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Russia ready for quick extension of last arms pact with US

Biden has spoken in favor of preserving the New START treaty, which was negotiated while he was vice president. Russia has said it’s open to a quick extension.

MOSCOW, Pskov Oblast —  Moscow is ready for a quick deal with the incoming administration of U.S. President-elect Joe Biden to extend the last remaining arms control pact, which expires in just over two weeks, Russia's top diplomat said Monday.

Months of talks between Russia and President Donald Trump's administration on the possible extension of the New START treaty have failed to narrow their differences. The pact is set to expire on Feb. 5.

Biden has spoken in favor of the preservation of the New START treaty, which was negotiated during his tenure as U.S. vice president, and Russia has said it’s open for its quick and unconditional extension.

Russian Foreign Minister Sergey Lavrov said at a news conference Monday that Moscow is ready to move quickly to keep the pact alive.

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“The most important priority is the absolutely abnormal situation in the sphere of arms control,” Lavrov said. “We have heard about the Biden administration’s intention to resume a dialogue on this issue and try to agree on the New START treaty's extension before it expires on Feb. 5. We are waiting for specific proposals, our stance is well-known."

New START envisages the possibility of its extension for another five years, and Russian President Vladimir Putin has said that Moscow is ready to do so without any conditions. The Kremlin also has voiced readiness to prolong the pact for a shorter term, as Trump's administration had pondered.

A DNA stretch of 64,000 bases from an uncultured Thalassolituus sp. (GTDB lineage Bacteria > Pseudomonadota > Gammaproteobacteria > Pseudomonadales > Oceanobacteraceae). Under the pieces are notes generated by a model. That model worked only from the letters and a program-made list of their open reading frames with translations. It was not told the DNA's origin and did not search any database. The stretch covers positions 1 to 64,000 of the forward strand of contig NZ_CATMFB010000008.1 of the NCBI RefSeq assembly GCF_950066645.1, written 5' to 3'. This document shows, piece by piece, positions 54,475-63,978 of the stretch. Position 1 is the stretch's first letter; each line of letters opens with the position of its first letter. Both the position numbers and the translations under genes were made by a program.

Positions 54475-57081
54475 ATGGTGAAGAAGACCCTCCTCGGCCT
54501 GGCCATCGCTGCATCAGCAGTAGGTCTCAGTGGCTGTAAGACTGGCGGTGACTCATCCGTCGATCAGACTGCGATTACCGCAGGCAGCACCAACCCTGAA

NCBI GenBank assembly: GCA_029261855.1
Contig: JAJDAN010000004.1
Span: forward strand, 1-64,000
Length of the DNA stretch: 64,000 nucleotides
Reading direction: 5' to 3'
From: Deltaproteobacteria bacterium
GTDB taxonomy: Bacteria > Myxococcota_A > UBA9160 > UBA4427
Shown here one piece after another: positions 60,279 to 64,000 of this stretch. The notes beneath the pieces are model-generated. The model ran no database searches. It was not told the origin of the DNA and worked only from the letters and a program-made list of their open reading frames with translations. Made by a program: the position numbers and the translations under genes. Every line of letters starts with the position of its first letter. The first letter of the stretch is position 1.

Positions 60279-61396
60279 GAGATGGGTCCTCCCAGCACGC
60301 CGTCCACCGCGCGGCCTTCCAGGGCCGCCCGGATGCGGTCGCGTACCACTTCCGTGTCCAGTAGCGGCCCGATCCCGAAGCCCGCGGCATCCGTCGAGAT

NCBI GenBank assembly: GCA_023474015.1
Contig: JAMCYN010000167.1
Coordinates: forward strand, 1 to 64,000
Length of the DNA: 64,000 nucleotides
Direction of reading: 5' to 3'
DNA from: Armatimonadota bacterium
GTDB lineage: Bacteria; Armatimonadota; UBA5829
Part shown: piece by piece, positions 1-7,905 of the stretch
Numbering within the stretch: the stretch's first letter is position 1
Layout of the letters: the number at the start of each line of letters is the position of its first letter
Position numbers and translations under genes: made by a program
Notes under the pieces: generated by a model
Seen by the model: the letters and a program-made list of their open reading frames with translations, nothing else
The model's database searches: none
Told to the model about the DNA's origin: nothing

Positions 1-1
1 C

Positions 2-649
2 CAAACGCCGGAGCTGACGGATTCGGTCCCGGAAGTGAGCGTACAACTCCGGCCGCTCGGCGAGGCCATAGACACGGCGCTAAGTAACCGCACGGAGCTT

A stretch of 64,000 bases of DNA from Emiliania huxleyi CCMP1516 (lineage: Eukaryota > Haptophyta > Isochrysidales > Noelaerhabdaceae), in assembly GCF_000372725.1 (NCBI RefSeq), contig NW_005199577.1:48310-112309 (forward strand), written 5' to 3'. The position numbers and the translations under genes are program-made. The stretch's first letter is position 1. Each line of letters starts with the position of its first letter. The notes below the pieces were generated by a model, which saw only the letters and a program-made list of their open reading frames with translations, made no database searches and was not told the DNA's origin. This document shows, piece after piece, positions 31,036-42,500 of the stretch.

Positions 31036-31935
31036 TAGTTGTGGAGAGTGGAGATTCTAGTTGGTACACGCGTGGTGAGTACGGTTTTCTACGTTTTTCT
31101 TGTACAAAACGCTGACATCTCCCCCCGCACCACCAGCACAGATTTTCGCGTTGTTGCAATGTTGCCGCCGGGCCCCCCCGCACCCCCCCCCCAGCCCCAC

Credit: AP
FILE - In this March 10, 2011, file photo, Vice President of the United States Joe Biden, left, shakes hands with Russian Prime Minister Vladimir Putin in Moscow, Russia. Putin won’t congratulate President-elect Joe Biden until legal challenges to the U.S. election are resolved and the result is official, the Kremlin announced Monday, Nov. 9, 2020. (AP Photo/Alexander Zemlianichenko, File)

The talks on the treaty's extension have been clouded by tensions between Russia and the United States, which have been fueled by the Ukrainian crisis, Moscow's meddling in the 2016 U.S. presidential election and other irritants. Sunday's arrest of leading Putin critic Alexei Navalny in Moscow after his return from Germany where he was recovering from a nerve agent poisoning he blamed on the Kremlin will further cloud Russia-U.S. ties.

Biden’s pick for national security adviser, Jake Sullivan, called on Russian authorities to free Navalny.

“Mr. Navalny should be immediately released, and the perpetrators of the outrageous attack on his life must be held accountable,” Sullivan said in a tweet.

New START was signed in 2010 by U.S. President Barack Obama and Russian President Dmitry Medvedev. It limits each country to no more than 1,550 deployed nuclear warheads and 700 deployed missiles and bombers, and envisages sweeping on-site inspections to verify compliance.

Arms control advocates have strongly called for its preservation, warning that its expiration would remove any checks on U.S. and Russian nuclear forces, striking a blow to global stability.

In 2019, the U.S. and Russia both withdrew from the Intermediate-Range Nuclear Forces Treaty, which was signed in 1987 by U.S. President Ronald Reagan and Soviet leader Mikhail Gorbachev and banned land-based cruise and ballistic missiles with a range of 500 to 5,500 kilometers (310 to 3,410 miles).

And last week, Russia declared that it would follow the U.S. to pull out of the Open Skies Treaty allowing surveillance flights over military facilities to help build trust and transparency between Russia and the West.

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